Let $S_1 : [0, 2\pi r]\times [0, h]$

$S_2: x^2+y^2=r^2$

Let $f: S_1 \to S_2$

$(u,v)=(r\cos (\frac{u}{r}), r\sin (\frac{u}{r}), v)$ for $v\in [0,h]$ and $u\in [0, 2\pi r)$

How do I prove that $f$ is a diffeomorphism and $f$ is an isometry?

enter image description here

I know that the following theorem;

$f$ isometry $\iff$ for $S_1$ and $S_2$, the surface patches have the same first fundamental form.

But I don't know how to show these. Please can you help me. Thank you.

The definition of isomorphism: let $S_1$ and $S_2$ be two regular surfaces. Let $f: S_1 \to S_2$ be diffeomorphism. $f$ is isometry if the length of $\gamma$ in $S_1$ must be equal to the length of $f\circ \gamma$ in $S_2$ for any curve $\gamma$ in $S_1$. i.e $L_{S_1}(\gamma )= L_{S_2}(f \circ \gamma )$

The definition of difeomorphsim: $f:S_1\to S_2$ is a diffeomorphism


(1) $f$ is smooth.

(2) $f$ is one to ne and onto.

(3) $f^{-1} :S_2\to S_1$ is smooth.

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    $\begingroup$ $f$ is not a diffeomorphism because it is not a homeomorphism. It is then also not an isometry. $\endgroup$ – Dan Rust Nov 27 '13 at 14:48
  • $\begingroup$ But Dear @DanielRust , there should exist an diffeomorphism and isomorphism :( since my instructor said so. This is not homework or else. This is an example to explain the topic. $\endgroup$ – user315 Nov 27 '13 at 14:53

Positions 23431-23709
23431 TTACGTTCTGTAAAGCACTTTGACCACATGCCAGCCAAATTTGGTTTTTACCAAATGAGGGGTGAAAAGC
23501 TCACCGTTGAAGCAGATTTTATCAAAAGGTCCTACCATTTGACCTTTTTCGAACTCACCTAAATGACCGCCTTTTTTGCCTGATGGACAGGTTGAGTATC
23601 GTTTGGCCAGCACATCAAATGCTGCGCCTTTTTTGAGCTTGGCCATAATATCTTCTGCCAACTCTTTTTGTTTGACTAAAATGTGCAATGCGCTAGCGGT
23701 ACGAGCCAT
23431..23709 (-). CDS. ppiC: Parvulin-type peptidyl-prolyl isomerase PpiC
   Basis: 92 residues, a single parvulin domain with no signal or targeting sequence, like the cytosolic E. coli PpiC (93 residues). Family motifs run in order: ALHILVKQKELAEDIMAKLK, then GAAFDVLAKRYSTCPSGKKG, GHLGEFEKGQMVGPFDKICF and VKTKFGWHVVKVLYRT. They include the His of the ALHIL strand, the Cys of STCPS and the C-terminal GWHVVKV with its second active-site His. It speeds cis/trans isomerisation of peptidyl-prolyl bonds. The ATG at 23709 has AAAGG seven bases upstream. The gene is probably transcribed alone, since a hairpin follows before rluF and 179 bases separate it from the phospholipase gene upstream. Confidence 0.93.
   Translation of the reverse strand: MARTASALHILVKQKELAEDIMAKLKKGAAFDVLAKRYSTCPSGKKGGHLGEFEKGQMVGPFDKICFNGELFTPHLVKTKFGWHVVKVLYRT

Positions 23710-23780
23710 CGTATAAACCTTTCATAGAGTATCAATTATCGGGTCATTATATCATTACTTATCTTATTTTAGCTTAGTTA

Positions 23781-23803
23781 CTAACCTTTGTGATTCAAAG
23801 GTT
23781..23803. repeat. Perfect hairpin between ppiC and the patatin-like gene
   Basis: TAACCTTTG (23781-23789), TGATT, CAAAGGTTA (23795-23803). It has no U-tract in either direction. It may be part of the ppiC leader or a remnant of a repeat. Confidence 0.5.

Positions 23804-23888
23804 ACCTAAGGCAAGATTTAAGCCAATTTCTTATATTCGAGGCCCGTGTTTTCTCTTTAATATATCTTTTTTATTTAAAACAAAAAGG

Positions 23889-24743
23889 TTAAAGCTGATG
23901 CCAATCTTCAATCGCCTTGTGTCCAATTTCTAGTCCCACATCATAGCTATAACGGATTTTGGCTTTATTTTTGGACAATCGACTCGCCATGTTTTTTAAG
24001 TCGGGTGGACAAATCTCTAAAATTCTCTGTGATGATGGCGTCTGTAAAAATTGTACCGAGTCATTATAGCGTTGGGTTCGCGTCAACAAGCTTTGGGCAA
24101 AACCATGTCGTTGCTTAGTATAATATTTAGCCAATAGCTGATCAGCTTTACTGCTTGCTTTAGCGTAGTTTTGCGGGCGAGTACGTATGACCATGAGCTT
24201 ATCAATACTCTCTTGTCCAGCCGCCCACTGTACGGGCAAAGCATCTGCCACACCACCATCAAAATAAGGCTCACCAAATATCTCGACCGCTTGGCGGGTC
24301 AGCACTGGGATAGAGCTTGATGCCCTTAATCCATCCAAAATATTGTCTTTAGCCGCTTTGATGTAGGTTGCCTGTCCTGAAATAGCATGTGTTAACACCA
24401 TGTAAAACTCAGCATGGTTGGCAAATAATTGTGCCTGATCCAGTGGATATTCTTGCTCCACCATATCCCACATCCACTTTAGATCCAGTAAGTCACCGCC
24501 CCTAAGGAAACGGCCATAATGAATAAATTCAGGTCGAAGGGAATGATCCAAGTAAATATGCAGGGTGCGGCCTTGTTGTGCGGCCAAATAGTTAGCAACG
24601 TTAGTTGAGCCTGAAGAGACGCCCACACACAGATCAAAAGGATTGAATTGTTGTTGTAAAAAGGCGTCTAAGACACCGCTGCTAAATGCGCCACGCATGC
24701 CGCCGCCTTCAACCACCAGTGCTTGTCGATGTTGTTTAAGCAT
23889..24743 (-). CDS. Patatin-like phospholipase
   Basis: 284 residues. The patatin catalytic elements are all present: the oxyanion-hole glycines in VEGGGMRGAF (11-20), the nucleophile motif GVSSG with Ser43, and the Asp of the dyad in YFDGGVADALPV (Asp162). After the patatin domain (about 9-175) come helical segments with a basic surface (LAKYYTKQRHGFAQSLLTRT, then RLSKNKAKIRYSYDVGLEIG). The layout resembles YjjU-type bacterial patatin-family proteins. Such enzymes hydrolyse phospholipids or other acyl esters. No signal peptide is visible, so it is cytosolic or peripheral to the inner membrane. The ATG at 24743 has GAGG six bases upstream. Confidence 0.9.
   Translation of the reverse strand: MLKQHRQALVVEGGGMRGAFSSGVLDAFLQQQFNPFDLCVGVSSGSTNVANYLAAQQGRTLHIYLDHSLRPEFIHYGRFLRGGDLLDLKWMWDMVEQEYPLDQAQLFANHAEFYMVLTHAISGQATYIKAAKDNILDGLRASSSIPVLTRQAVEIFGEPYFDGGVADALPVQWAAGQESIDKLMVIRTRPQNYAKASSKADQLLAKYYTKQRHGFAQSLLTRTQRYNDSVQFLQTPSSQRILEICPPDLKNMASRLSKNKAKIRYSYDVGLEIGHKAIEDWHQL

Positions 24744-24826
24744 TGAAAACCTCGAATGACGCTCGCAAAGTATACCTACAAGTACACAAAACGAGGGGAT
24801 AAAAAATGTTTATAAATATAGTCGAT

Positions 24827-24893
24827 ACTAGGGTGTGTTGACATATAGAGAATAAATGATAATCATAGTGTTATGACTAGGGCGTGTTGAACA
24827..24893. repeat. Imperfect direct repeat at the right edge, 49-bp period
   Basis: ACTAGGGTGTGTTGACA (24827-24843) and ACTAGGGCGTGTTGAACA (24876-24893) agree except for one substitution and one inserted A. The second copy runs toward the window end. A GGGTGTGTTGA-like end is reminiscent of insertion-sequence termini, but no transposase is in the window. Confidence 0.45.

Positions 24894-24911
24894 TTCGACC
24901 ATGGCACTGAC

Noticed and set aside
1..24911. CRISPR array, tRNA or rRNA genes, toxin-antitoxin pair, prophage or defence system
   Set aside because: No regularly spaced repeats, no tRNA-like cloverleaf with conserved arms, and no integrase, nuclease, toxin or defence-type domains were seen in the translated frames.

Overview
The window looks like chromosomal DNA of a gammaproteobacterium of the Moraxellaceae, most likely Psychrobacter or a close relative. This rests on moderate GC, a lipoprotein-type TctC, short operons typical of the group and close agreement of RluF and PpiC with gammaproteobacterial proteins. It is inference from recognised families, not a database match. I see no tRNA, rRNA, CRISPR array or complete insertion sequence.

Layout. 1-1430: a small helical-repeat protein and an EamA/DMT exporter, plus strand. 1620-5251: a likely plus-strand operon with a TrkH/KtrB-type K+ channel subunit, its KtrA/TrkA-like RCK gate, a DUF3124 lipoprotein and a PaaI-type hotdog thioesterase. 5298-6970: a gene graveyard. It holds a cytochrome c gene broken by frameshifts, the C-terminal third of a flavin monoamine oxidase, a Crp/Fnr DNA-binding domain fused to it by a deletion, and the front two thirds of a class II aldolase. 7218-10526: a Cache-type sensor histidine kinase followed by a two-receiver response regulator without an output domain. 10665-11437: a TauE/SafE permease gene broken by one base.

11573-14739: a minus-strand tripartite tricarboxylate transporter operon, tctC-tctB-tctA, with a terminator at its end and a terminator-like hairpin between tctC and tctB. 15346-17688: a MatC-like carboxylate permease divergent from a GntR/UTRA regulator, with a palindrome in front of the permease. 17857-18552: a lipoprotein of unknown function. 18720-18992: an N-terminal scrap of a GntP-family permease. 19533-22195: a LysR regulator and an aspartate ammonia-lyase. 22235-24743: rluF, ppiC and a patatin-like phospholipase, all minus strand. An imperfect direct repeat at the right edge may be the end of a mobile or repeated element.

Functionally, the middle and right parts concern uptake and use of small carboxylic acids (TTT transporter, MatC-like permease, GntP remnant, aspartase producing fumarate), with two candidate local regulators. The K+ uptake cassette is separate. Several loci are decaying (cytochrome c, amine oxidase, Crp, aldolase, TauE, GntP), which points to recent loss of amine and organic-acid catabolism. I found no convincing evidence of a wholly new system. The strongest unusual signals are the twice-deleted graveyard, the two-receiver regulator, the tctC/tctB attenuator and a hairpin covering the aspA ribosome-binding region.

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    $\begingroup$ Is it possible they meant local diffeomorphism and local isometry? $\endgroup$ – Dan Rust Nov 27 '13 at 14:54
  • $\begingroup$ These were not stated. I took and posted the photo of my notebook. @DanielRust $\endgroup$ – user315 Nov 27 '13 at 14:55
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    $\begingroup$ Could you put the definitions for 'diffeomorphism' and 'isometry' in to your post please? They have fairly standard definitions, but it's possible you're not using the standard ones (in fact for diffeomorphism you are definitely not using the usual definition) $\endgroup$ – Dan Rust Nov 27 '13 at 15:11

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